Skip to main content

Migrant Domestic Worker interviews

We refer to Mr Lim’s letter on interviews with first-time migrant domestic workers (MDWs) (“人力部应考虑个别家庭难处”, 13 February).

The Centre for Domestic Employees (CDE) has been conducting these interviews, on behalf of the Ministry of Manpower, to ensure that first-time MDWs are adapting well to their new working and living environments. During the interviews, the MDWs are also educated on various aspects of working in Singapore, such as safe practices while doing household chores.

We understand that not all employers – such as those with constant caregiving needs - are able to send their MDWs to the interviews. In such circumstances, employers may request for alternative interview arrangements.

We have reached out to Mr Lim to offer our assistance on this matter.

Joann Tan
Director, Engagement
Foreign Manpower Management Division
Ministry of Manpower



Call for MOM to provide flexibility in implementation of mandatory interviews with first time-MDWs for families with constant caregiving needs - Lianhe Zaobao, 13 February

I just reached an agreement with my MDW on the mandatory monthly rest day arrangement. However, I soon received a letter from MOM, requesting for the employer to arrange for a specific day of the month to take the MDW to the Centre for Domestic Employees for compulsory interview.

This matter affects the whole situation. The letter was a major event that left my whole family worried.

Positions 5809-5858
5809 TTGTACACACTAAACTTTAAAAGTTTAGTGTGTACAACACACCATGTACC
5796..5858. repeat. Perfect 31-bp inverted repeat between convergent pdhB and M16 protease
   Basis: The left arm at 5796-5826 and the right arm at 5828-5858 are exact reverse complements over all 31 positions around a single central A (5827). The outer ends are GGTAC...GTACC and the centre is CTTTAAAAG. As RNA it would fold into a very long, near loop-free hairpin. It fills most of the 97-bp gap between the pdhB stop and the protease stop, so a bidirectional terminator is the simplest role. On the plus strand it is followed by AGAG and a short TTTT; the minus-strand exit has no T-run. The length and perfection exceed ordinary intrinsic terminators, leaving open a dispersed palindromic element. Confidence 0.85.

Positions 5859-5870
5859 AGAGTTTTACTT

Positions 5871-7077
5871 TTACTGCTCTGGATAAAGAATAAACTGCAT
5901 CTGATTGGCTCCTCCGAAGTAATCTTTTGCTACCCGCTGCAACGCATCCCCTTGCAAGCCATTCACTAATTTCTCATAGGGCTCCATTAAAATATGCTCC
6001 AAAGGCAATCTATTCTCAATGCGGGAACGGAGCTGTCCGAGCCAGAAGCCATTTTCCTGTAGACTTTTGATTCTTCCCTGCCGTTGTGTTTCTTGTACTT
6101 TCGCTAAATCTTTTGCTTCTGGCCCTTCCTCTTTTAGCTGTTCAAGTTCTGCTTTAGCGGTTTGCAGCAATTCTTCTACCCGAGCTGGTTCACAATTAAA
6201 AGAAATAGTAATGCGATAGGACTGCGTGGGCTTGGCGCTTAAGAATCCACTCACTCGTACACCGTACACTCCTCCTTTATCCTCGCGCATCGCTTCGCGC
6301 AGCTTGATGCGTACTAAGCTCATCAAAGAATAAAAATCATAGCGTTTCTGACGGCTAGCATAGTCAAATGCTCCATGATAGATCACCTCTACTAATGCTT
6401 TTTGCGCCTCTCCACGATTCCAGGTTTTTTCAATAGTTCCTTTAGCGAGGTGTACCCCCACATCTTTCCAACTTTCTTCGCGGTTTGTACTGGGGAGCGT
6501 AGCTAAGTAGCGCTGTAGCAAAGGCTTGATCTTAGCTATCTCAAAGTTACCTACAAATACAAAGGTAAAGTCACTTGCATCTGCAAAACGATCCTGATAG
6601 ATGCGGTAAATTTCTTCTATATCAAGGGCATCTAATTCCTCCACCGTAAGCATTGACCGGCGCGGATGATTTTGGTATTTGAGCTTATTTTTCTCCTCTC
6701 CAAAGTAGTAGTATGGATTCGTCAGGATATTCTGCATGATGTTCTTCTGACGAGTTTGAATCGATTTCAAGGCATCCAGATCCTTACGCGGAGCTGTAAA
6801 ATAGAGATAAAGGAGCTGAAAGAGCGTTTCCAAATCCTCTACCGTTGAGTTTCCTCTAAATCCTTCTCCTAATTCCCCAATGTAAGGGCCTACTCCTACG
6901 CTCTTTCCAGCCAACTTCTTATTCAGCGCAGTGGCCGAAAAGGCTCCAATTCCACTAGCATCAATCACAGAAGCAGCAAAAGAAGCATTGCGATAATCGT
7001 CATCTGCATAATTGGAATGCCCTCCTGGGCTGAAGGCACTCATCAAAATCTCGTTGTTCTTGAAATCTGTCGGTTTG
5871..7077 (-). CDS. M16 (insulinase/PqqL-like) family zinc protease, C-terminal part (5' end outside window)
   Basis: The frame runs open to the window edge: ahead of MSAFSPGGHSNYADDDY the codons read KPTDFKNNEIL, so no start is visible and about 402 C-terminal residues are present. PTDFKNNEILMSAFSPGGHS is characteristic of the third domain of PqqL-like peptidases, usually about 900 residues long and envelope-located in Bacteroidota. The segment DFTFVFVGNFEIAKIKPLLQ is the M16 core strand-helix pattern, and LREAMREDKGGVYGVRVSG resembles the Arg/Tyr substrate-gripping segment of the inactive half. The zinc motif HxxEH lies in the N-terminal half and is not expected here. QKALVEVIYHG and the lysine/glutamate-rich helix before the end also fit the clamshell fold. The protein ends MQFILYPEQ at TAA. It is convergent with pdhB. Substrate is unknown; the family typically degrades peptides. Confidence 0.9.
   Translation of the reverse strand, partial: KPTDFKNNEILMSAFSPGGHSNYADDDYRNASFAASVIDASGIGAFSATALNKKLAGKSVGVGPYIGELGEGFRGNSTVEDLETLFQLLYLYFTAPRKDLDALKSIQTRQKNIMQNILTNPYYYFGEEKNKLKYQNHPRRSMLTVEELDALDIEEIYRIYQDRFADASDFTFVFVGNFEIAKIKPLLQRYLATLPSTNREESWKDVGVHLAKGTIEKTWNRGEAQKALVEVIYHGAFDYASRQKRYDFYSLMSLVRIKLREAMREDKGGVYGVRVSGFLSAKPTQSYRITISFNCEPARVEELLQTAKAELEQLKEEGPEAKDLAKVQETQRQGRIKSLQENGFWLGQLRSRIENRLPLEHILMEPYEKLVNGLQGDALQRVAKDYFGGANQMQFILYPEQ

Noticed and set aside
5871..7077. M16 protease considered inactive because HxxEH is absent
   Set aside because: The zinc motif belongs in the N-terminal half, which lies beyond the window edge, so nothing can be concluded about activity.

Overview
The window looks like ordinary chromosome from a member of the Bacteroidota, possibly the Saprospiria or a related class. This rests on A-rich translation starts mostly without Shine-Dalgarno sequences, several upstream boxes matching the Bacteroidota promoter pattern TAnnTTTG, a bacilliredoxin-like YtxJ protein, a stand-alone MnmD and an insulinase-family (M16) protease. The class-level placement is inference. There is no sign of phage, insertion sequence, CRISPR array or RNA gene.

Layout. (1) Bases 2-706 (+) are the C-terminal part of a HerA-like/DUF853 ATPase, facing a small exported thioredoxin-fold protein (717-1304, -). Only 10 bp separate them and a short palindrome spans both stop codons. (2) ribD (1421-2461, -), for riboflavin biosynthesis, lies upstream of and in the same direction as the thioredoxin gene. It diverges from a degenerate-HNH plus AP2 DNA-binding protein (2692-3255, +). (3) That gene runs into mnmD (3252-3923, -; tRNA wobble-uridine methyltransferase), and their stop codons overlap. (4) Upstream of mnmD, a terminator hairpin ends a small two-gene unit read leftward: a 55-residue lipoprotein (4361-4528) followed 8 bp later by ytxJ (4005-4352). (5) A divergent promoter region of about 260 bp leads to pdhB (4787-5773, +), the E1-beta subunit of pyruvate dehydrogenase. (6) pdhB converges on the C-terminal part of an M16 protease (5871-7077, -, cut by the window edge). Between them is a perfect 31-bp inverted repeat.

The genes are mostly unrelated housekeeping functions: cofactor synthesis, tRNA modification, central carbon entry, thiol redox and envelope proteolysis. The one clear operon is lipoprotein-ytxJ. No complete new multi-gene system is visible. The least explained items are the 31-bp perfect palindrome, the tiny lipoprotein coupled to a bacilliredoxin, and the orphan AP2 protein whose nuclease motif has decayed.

There are three elderly people living in our family, my 93-year-old mother, as well as my husband and I who are about 70 years old. The purpose of hiring a MDW is to take care of my mother who can no longer take care of herself. Going to MOM’s interview will take at least half a day, and one of us will have to accompany her. The remaining person is also an elderly member, so how can he take care of another elderly member who cannot take care of herself by himself?

Every family has its own unique set of challenges. While it is impossible for the relevant authorities to take into account the situation of every family when implementing laws or regulations, can they be more flexible when implementing them? Take our family as an example. Is it possible for MOM to offer alternative options such as video conferencing, questionnaires, or house visits? I believe that the same goals can still be achieved.

To the extent practicable, employers will try to cooperate with the authorities’ requirements. MOM said in the letter that if the employer does not cooperate, the employment of MDW may be affected, which is too harsh to state.

Lim Pai Tong